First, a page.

NEW YORK - APRIL 03:  An early customer emerge...

Image by Getty Images North America via Daylife

Everybody loves – loves! – the iPad. The downside is that Apple’s new device may also be an anti-democratic force. The app-based touchscreen interface allows the creation of elegant media-consumption experiences. But it also grants the big media producers a lot of control they don’t enjoy on the open web, and limits our ability to talk back and share. At least this is what Jeff Jarvis, Dave Winer, and several other sophisticated commentators believe.

Here’s Jarvis:

It’s meant for consumption, we’re told, not creation. We also hear, as in David Pogue’s review, that this is our grandma’s computer. That cant is inherently snobbish and insulting. It assumes grandma has nothing to say. But after 15 years of the web, we know she does. I’ve long said that the remote control, cable box, and VCR gave us control of the consumption of media; the internet gave us control of its creation. Pew says that a third of us create web content. But all of us comment on content, whether through email or across a Denny’s table. At one level or another, we all spread, react, remix, or create. Just not on the iPad.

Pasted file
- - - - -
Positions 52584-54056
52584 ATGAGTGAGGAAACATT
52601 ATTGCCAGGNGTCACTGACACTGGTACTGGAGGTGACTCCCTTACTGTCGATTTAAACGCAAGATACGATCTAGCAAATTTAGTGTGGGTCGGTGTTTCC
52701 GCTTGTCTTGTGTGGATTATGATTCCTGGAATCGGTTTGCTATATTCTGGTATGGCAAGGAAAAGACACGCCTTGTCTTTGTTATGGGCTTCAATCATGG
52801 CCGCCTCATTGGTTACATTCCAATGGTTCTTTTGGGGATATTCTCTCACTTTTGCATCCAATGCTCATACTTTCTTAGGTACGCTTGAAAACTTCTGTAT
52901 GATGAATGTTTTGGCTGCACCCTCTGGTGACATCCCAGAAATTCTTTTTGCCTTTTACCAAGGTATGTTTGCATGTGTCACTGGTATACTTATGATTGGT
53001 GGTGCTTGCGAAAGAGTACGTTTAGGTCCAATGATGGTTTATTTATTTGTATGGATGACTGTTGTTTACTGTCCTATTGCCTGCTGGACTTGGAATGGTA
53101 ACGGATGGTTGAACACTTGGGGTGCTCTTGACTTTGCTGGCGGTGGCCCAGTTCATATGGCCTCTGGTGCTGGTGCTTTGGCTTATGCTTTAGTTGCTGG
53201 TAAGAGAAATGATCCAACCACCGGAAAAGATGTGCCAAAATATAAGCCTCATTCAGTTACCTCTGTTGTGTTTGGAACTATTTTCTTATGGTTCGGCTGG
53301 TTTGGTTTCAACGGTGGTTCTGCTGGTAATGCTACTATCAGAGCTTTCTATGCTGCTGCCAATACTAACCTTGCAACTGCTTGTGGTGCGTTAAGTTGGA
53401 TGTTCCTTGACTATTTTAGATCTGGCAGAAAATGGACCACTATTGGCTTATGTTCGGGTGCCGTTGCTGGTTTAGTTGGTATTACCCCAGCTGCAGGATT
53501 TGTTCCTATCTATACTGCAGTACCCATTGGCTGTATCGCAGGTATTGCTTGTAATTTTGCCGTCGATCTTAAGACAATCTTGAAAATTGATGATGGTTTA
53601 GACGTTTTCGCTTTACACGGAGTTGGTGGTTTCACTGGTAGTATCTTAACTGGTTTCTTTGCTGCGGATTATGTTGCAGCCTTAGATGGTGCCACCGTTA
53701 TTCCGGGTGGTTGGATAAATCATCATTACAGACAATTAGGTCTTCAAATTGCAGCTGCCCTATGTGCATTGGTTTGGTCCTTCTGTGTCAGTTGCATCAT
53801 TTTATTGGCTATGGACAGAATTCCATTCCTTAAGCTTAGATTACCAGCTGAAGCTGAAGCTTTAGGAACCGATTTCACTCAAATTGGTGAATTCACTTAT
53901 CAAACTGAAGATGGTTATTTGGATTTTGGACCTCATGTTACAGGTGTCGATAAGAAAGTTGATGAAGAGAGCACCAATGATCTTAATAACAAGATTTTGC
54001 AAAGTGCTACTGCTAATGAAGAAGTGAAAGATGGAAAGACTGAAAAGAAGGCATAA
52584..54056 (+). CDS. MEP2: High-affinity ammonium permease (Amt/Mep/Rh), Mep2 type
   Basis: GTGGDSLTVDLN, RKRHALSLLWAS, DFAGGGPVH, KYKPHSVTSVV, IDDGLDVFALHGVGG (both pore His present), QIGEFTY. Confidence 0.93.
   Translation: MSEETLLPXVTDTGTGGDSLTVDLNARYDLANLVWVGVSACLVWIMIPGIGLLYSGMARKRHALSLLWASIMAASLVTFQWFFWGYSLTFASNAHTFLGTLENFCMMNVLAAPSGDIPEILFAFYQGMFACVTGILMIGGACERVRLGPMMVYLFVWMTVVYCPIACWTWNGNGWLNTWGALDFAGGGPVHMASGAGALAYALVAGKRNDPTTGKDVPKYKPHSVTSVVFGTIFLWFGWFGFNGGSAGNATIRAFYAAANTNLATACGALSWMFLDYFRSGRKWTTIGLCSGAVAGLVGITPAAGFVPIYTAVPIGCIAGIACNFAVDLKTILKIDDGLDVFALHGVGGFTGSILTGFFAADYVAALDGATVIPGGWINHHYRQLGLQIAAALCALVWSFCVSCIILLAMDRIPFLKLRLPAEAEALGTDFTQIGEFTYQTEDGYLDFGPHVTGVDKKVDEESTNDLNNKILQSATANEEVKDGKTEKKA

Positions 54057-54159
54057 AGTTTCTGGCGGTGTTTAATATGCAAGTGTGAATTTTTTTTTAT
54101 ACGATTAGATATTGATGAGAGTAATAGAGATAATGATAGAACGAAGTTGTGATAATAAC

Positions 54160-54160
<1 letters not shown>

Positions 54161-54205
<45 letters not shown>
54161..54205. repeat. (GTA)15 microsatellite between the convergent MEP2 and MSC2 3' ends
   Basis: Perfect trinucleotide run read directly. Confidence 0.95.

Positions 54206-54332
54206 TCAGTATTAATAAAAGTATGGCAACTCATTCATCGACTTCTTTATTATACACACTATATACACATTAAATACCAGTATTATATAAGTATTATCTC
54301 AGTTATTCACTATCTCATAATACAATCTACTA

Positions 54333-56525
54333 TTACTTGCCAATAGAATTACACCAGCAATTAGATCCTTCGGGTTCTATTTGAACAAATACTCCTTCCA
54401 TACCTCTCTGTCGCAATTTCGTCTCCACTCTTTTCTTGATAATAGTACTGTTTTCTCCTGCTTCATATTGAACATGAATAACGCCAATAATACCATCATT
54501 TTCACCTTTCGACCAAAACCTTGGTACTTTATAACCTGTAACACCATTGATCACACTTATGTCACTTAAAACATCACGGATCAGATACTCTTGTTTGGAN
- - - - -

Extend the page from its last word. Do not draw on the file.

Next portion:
It’s definitely not a writing tool. Out of the question. This concerns Jeff Jarvis, rightly so. This is something my mother observed when I demoed it to her on Saturday. Howard Weaver writes that not everyone is a writer. True enough, and not everyone is a voter, but we have an interest in making it easy for people to vote. And not everyone does jury duty, but easy or not, we require it. Writing is important, you never know where creative lightning will strike. And pragmatically, experience has shown that the winning computer platforms are the ones you can develop for on the computer itself, and the ones that require other, more expensive hardware and software, don’t become platforms. There are exceptions but it’s remarkable how often it works this way.

I don’t have an iPad – at least, not yet – but I identify with these concerns. (more…)